1

You have master-slave JK FFs showing. To start, here's the transition table for that JK FF: $$\begin{array}{c|c} \text{Transition} & \text{JK FF} \\\hline {\begin{smallmatrix}\begin{array}{c} \text{start }\to\text{ end}\\\\ 0 \quad \to \quad 0\\ 1 \quad \to \quad 1\\ 0 \quad \to \quad 1\\ 1 \quad \to \quad 0 \end{array}\end{smallmatrix}} & {...


0

If output = 1001 (9) then reset ., Then the LSB race from 1000 to 1001 to 0000 might be not noticeable, depending on delays. There may be ways to eliminate the race. (I forget, that was 50 yrs ago). But close enuf for now. You may find they changed methods of counters as each family evolved from 74xx to 74LSxx to 74HCxx for this race condition. But it is ...


11

You can add buffers, but in a good (i.e. robust) logic design you should not need them because you should not be depending on the difference in delays between the different inputs of your NAND gate. Note that there is no guarantee that the delays of the buffers you use match the NAND's delays. If you have a synchronous logic design, then as long as the total ...


4

You had \$ (w+y)(wz+wz')w y + y \$. Let's group it like \$ [(w+y)(wz+wz')w] y + y \$ and look at the subexpression in the brackets. If this is boolean algebra, then whatever the values of \$ w, y, z \$ are, the subexpression \$ (w+y)(wz+wz')w \$ must be either true (1) or false (0). Not 123, undefined, a cat, or anything else. It can't turn into something ...


3

You don't need to learn so many "laws". Initial expression $$(w+y) \cdot (w \cdot z+w \cdot \overline{z}) \cdot w \cdot y + y$$ First, apply identity for AND $$(w+y) \cdot (w \cdot z+w \cdot \overline{z}) \cdot w \cdot y + 1 \cdot y$$ Now, grouping (anti-distributivity) $$\left[ (w+y) \cdot (w \cdot z+w \cdot \overline{z}) \cdot w + 1 \right] \cdot ...


3

Depending on the level of rigour / appeal to axioms expected of you, your professor may be expecting you to state that logical AND and logical OR are both commutative, so that \$A+AB = BA+A\$, but regardless, you're correct. Let \$A = y\$, \$B = (w+y)(wz+w\overline{z})w\$, then the expression reduces to \$BA+A\$, which equals \$A+AB\$, which equals \$A\$ by ...


3

Slightly shorter than Syed's proof is this (W +Y) (W Z + W Z') (W Y) + Y (W + Y) (W (Z + Z')) (W Y) + Y (W + Y) (W (1)) (W Y) + Y (W + Y) W (W Y) + Y W (W Y) + Y (W Y) + Y Y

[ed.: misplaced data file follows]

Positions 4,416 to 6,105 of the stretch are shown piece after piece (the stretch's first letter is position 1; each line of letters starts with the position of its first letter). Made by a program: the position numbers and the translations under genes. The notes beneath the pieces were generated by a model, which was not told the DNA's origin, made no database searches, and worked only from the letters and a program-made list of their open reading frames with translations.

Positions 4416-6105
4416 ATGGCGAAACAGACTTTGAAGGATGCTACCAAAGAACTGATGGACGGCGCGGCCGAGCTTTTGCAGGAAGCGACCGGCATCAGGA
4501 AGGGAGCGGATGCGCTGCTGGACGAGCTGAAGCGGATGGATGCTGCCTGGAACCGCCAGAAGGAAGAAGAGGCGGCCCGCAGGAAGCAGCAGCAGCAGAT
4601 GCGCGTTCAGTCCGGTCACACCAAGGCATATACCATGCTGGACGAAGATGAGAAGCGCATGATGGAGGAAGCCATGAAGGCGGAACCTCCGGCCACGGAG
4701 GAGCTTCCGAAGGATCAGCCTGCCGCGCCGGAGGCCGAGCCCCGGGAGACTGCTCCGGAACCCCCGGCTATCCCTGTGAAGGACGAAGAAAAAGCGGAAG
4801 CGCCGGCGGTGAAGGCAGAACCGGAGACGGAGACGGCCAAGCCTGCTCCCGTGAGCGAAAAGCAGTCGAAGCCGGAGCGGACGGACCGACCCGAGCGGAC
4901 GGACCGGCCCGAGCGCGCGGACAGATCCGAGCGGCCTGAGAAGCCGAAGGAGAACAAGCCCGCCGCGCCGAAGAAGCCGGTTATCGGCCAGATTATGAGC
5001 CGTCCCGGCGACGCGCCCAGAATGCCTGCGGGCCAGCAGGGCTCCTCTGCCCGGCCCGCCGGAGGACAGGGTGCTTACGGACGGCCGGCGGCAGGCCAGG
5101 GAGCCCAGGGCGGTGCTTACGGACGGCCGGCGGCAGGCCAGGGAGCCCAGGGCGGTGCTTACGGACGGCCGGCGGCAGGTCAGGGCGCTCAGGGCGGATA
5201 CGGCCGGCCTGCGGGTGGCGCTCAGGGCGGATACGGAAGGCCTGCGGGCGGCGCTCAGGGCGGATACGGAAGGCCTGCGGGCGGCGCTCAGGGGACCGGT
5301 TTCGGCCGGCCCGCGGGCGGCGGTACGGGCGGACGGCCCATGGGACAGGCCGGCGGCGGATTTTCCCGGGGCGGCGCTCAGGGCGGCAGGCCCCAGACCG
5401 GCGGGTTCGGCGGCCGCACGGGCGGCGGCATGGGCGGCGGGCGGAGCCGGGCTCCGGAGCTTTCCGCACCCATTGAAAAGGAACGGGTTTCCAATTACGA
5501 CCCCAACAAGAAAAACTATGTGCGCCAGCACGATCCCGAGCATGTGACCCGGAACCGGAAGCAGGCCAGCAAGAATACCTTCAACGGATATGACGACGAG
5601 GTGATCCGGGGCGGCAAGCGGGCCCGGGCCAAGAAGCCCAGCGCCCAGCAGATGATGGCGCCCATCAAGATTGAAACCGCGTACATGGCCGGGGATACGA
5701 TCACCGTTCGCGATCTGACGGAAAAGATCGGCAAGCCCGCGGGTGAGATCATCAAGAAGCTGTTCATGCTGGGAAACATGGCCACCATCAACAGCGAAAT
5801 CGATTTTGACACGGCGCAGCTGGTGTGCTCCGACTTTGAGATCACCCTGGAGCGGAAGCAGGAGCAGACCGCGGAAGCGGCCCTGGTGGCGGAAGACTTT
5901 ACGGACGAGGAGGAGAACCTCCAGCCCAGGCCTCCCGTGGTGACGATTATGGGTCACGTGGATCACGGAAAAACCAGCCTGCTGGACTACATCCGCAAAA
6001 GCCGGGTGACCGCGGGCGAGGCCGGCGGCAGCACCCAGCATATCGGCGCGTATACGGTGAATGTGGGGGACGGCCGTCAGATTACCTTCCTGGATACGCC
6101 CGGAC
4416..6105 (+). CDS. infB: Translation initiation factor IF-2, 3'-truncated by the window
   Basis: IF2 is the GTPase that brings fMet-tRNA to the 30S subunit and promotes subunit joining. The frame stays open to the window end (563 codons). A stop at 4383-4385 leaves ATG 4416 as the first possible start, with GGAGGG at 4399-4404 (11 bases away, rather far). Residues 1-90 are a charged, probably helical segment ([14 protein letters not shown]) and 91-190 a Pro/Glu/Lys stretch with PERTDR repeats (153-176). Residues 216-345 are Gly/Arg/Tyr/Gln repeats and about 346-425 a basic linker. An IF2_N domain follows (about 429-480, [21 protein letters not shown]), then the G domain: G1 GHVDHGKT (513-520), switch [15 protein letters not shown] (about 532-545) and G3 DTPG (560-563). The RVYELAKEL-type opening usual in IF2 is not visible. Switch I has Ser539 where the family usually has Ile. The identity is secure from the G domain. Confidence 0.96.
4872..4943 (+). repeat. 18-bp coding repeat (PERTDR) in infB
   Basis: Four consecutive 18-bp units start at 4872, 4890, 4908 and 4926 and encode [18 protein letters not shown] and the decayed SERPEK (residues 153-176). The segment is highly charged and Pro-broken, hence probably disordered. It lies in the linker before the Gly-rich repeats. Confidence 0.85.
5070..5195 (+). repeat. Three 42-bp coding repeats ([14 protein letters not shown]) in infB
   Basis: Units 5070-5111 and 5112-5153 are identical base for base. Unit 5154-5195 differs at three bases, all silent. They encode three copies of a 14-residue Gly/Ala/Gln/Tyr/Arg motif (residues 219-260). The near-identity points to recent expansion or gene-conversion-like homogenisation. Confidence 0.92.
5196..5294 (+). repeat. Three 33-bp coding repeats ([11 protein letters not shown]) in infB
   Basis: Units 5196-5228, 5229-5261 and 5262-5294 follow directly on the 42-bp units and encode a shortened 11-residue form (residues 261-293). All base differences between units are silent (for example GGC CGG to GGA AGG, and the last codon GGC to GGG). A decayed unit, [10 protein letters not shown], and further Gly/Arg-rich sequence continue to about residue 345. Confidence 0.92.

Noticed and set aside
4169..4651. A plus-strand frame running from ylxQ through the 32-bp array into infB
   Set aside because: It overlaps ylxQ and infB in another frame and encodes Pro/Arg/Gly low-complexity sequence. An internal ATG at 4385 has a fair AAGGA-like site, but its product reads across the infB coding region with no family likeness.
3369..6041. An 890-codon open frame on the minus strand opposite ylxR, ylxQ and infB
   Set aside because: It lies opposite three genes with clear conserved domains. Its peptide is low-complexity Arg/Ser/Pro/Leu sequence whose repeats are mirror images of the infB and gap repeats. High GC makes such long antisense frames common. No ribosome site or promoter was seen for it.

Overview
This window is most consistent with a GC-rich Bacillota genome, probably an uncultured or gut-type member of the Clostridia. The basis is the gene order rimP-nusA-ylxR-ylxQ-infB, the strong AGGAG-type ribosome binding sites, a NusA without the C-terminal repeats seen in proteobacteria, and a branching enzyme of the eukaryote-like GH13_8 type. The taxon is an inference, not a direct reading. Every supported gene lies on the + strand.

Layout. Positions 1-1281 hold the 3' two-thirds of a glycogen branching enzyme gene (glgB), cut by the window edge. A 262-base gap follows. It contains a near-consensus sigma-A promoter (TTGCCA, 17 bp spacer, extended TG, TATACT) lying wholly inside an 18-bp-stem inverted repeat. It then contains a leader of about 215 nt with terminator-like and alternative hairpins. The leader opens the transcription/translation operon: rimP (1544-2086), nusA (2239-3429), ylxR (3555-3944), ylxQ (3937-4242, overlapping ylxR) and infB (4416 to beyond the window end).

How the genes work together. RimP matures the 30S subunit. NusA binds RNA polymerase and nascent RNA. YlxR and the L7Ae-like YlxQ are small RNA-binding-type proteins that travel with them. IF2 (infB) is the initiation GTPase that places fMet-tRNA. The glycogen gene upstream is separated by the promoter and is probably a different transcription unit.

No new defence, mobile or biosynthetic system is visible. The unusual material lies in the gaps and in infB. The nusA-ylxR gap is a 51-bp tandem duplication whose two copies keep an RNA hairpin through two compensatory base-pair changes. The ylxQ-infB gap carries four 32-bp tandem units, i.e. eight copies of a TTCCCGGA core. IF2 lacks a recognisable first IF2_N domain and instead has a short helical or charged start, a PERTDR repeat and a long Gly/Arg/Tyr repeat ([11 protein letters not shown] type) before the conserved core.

13

I like the OP's insight better but here is a step by step solution. (W +Y)(W Z + W Z')(W Y) + Y (W + Y) {W (Z + Z')} (W Y) + Y (W + Y) {W (1)}( W Y) + Y (W + Y) (W) (W Y) + Y (W) (W + Y) (W Y) + Y (W W + W Y)(W Y) + Y (W + W Y) (W Y ) + Y {W(1 + Y)} (W Y) + Y {W (1)}(W Y)+ Y W (W Y) + Y W W Y + Y W Y + Y Y (W + 1) Y (1) Y


5

You are correct (although it's not 'basic algebra'). You can prove it by exhaustively evaluating for all 8 combinations of W,Y, Z.


1

As you know, an OR gate outputs "true" if its inputs are not both false. Hmmm... did I just say "not both"? That sounds like a NAND gate to me! So what we can do is have a NAND gate somewhere in the circuit that's connected like this: Input 1: A is false Input 2: B is false Output: A and B are not both false First of all, that output ...


2

If you want intuitive- think of the NAND gate- if either input goes low then the output goes high. So if we invert the inputs (using inverters or NAND gates connected to invert) we have an OR gate.


0

Yes, it is all about applying DeMorgan's law. Basically you can swap OR/AND function by inverting the output and inverting all of its inputs. DeMorgan's law is about how the Boolean AND and OR functions are analogous. Consider this truth table: a b ~a ~b a OR b ~a AND ~b a AND b ~a OR ~b 0 0 1 1 0 1 0 1 0 1 1 0 1 0 0 1 1 0 0 1 1 0 0 1 1 1 0 0 1 0 1 0 ...


1

What I would do is use something called LogicFriday. By drawing out the circuit, the associated truth table can be generated to show all the combinations that meet the needed criteria So there are 4 combinations which produce 0b111 output Unfortunately the site did not renew the domain, but can still be found here: https://web.archive.org/web/...